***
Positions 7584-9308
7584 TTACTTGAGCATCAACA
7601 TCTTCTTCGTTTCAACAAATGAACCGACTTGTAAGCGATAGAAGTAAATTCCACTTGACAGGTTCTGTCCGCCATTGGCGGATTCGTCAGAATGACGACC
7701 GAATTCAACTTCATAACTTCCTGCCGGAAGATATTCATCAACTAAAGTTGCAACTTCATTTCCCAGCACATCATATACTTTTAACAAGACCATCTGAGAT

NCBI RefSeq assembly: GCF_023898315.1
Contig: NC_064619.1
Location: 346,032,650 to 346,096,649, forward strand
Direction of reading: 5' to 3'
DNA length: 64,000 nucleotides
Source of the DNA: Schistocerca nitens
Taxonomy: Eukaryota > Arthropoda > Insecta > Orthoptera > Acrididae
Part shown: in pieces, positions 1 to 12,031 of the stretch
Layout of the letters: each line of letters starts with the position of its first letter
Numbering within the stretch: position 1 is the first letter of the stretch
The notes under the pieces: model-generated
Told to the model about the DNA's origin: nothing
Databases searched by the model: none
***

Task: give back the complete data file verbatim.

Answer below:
Positions 7584-9308
7584 TTACTTGAGCATCAACA
7601 TCTTCTTCGTTTCAACAAATGAACCGACTTGTAAGCGATAGAAGTAAATTCCACTTGACAGGTTCTGTCCGCCATTGGCGGATTCGTCAGAATGACGACC
7701 GAATTCAACTTCATAACTTCCTGCCGGAAGATATTCATCAACTAAAGTTGCAACTTCATTTCCCAGCACATCATATACTTTTAACAAGACCATCTGAGAT

NCBI RefSeq assembly: GCF_023898315.1
Contig: NC_064619.1
Location: 346,032,650 to 346,096,649, forward strand
Direction of reading: 5' to 3'
DNA length: 64,000 nucleotides
Source of the DNA: Schistocerca nitens
Taxonomy: Eukaryota > Arthropoda > Insecta > Orthoptera > Acrididae
Part shown: in pieces, positions 1 to 12,031 of the stretch
Layout of the letters: each line of letters starts with the position of its first letter
Numbering within the stretch: position 1 is the first letter of the stretch
The notes under the pieces: model-generated
Told to the model about the DNA's origin: nothing
Databases searched by the model: none